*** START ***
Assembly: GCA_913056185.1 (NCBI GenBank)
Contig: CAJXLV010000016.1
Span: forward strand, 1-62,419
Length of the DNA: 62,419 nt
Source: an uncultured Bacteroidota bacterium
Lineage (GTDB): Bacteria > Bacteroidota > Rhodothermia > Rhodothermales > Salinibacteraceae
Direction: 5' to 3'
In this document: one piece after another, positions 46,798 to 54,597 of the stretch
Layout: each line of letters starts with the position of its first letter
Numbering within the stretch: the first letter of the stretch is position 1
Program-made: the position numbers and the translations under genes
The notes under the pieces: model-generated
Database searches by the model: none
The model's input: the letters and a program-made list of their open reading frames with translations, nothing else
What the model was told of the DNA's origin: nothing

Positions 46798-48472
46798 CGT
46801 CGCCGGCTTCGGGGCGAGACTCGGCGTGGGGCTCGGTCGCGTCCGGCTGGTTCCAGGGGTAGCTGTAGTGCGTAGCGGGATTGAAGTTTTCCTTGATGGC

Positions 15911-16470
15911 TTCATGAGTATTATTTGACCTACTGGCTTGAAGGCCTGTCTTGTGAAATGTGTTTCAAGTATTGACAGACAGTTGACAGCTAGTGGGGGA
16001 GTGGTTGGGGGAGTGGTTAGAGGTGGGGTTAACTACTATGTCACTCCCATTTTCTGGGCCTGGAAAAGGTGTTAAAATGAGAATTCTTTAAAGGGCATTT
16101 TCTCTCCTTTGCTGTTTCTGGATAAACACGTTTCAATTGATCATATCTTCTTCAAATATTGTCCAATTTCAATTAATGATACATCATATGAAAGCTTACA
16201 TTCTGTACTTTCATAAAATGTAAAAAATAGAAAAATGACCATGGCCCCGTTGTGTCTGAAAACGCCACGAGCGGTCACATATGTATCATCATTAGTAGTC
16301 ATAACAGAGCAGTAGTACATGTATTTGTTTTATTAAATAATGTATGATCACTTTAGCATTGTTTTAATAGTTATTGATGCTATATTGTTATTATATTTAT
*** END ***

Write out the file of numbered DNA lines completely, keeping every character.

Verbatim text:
Assembly: GCA_913056185.1 (NCBI GenBank)
Contig: CAJXLV010000016.1
Span: forward strand, 1-62,419
Length of the DNA: 62,419 nt
Source: an uncultured Bacteroidota bacterium
Lineage (GTDB): Bacteria > Bacteroidota > Rhodothermia > Rhodothermales > Salinibacteraceae
Direction: 5' to 3'
In this document: one piece after another, positions 46,798 to 54,597 of the stretch
Layout: each line of letters starts with the position of its first letter
Numbering within the stretch: the first letter of the stretch is position 1
Program-made: the position numbers and the translations under genes
The notes under the pieces: model-generated
Database searches by the model: none
The model's input: the letters and a program-made list of their open reading frames with translations, nothing else
What the model was told of the DNA's origin: nothing

Positions 46798-48472
46798 CGT
46801 CGCCGGCTTCGGGGCGAGACTCGGCGTGGGGCTCGGTCGCGTCCGGCTGGTTCCAGGGGTAGCTGTAGTGCGTAGCGGGATTGAAGTTTTCCTTGATGGC

Positions 15911-16470
15911 TTCATGAGTATTATTTGACCTACTGGCTTGAAGGCCTGTCTTGTGAAATGTGTTTCAAGTATTGACAGACAGTTGACAGCTAGTGGGGGA
16001 GTGGTTGGGGGAGTGGTTAGAGGTGGGGTTAACTACTATGTCACTCCCATTTTCTGGGCCTGGAAAAGGTGTTAAAATGAGAATTCTTTAAAGGGCATTT
16101 TCTCTCCTTTGCTGTTTCTGGATAAACACGTTTCAATTGATCATATCTTCTTCAAATATTGTCCAATTTCAATTAATGATACATCATATGAAAGCTTACA
16201 TTCTGTACTTTCATAAAATGTAAAAAATAGAAAAATGACCATGGCCCCGTTGTGTCTGAAAACGCCACGAGCGGTCACATATGTATCATCATTAGTAGTC
16301 ATAACAGAGCAGTAGTACATGTATTTGTTTTATTAAATAATGTATGATCACTTTAGCATTGTTTTAATAGTTATTGATGCTATATTGTTATTATATTTAT